HuCIAW: Human capital and inequality during adolescence and working life
About the project
This project investigates the role of human capital in shaping inequalities over the life course. The project aims to shed new light on the process of human capital formation during adolescence and adulthood. The team takes a multi-dimensional view of inequality, over education opportunities and outcomes, employment and earnings, and study how they relate to individual circumstances, gender and family arrangements, how they develop over the life course and how they are influenced by the institutional background.
The research has developed in various directions. For instance, the team is studying the sorting of students to High Education, the role of social economic status in driving that sorting and their joint consequences for future wage inequalities. For the UK, the team finds that socio-economic status affects the economic outcomes of graduates: otherwise similar students graduating from the same institution and field of study experience average earnings paths that dependent of their family background. The findings received widespread coverage and were particularly influential in shaping the public discussion on High Education policy led by the UK Department for Education and The Social Mobility Commission.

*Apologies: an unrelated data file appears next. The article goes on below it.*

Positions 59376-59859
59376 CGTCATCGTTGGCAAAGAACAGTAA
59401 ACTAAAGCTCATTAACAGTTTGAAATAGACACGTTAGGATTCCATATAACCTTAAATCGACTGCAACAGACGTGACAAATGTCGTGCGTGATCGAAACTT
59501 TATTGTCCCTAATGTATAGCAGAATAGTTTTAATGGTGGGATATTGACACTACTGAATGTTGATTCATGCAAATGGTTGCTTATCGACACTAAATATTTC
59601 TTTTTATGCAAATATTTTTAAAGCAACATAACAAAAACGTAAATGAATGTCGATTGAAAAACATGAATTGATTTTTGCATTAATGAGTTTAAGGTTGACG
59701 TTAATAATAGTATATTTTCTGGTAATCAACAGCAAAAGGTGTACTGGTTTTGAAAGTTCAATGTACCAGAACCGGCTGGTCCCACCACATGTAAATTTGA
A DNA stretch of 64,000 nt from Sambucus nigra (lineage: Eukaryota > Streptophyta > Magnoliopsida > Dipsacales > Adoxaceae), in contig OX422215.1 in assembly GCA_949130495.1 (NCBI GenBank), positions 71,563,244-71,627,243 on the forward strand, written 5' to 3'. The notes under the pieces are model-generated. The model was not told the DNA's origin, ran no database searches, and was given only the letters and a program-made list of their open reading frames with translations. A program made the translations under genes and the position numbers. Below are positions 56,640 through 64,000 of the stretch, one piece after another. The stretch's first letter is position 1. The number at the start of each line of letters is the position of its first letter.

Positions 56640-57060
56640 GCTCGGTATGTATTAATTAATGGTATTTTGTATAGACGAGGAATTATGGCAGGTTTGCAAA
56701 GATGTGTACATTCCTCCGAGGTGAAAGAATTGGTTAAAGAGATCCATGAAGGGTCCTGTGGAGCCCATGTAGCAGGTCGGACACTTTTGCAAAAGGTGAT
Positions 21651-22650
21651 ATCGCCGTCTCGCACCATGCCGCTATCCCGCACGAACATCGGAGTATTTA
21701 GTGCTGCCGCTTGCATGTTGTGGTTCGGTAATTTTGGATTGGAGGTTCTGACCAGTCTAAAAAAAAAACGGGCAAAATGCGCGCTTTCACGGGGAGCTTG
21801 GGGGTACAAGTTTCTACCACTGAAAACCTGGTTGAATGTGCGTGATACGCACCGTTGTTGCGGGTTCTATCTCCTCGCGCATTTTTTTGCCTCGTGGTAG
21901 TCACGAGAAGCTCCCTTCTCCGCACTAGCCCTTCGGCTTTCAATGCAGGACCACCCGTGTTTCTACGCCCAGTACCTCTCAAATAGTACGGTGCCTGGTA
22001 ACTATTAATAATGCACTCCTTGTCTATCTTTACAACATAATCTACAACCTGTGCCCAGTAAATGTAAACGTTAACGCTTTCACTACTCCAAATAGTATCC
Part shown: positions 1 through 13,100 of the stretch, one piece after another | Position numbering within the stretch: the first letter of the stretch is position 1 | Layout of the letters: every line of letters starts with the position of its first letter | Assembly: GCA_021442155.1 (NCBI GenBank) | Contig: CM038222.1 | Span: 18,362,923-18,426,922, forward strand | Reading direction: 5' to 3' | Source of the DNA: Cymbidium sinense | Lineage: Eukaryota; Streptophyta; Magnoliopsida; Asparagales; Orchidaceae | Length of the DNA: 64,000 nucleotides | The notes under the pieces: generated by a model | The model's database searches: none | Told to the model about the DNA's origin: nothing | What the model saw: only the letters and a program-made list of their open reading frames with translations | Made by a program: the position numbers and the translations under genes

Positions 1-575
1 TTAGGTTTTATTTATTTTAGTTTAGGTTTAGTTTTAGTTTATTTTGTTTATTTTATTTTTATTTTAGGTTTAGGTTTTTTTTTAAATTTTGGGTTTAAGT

One area of the research is gender inequality and how it develops over the course of life. The team found that women continue to make important investments in skills throughout their working life, well into the 40s and 50s and more than men do. The team associated this behaviour with childbirth and the long career interruptions that mothers often experience. Upon returning to work, mothers seem to take on-the-job training, possibly to compensate for the loss in productive skills implied by long non-working periods. The team finds that this training can be valuable, particularly for educated women who have not completed a college degree, and could be promoted to help close gender pay differentials.
This work is being followed up with research aiming to characterise whether adults go back into formal education and what impacts that may have on their outcomes. The team shows descriptive and causal evidence on the phenomenon of returning to education, a phenomenon that is quite common. Using Norwegian data, large effects of these investments were found.
Prof. Sir R. Blundell
Institute for Fiscal Studies
Prof. A. Vignoles
University of Cambridge
Prof. K.G. Salvanes
Norwegian School of Economics
Prof. E. Maurin
Paris School of Economics